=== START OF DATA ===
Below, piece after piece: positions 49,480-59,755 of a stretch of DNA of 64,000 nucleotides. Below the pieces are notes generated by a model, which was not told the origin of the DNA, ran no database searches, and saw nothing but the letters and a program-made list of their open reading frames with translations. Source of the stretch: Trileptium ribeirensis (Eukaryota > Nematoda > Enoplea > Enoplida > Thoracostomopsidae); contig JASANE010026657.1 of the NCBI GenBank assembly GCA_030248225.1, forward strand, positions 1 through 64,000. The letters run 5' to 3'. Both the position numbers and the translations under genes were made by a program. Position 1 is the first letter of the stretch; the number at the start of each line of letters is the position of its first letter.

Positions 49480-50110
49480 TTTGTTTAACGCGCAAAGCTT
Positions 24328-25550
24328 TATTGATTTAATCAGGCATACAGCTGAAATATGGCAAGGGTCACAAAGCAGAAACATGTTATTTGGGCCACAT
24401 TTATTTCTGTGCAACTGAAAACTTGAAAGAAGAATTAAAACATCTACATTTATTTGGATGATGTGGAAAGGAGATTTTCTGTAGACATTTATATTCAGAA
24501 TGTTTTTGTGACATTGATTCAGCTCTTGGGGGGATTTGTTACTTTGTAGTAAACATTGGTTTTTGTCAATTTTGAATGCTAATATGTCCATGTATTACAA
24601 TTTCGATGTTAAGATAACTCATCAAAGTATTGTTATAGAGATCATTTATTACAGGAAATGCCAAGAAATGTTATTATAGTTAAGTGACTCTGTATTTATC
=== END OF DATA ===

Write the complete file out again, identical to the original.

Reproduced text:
Below, piece after piece: positions 49,480-59,755 of a stretch of DNA of 64,000 nucleotides. Below the pieces are notes generated by a model, which was not told the origin of the DNA, ran no database searches, and saw nothing but the letters and a program-made list of their open reading frames with translations. Source of the stretch: Trileptium ribeirensis (Eukaryota > Nematoda > Enoplea > Enoplida > Thoracostomopsidae); contig JASANE010026657.1 of the NCBI GenBank assembly GCA_030248225.1, forward strand, positions 1 through 64,000. The letters run 5' to 3'. Both the position numbers and the translations under genes were made by a program. Position 1 is the first letter of the stretch; the number at the start of each line of letters is the position of its first letter.

Positions 49480-50110
49480 TTTGTTTAACGCGCAAAGCTT
Positions 24328-25550
24328 TATTGATTTAATCAGGCATACAGCTGAAATATGGCAAGGGTCACAAAGCAGAAACATGTTATTTGGGCCACAT
24401 TTATTTCTGTGCAACTGAAAACTTGAAAGAAGAATTAAAACATCTACATTTATTTGGATGATGTGGAAAGGAGATTTTCTGTAGACATTTATATTCAGAA
24501 TGTTTTTGTGACATTGATTCAGCTCTTGGGGGGATTTGTTACTTTGTAGTAAACATTGGTTTTTGTCAATTTTGAATGCTAATATGTCCATGTATTACAA
24601 TTTCGATGTTAAGATAACTCATCAAAGTATTGTTATAGAGATCATTTATTACAGGAAATGCCAAGAAATGTTATTATAGTTAAGTGACTCTGTATTTATC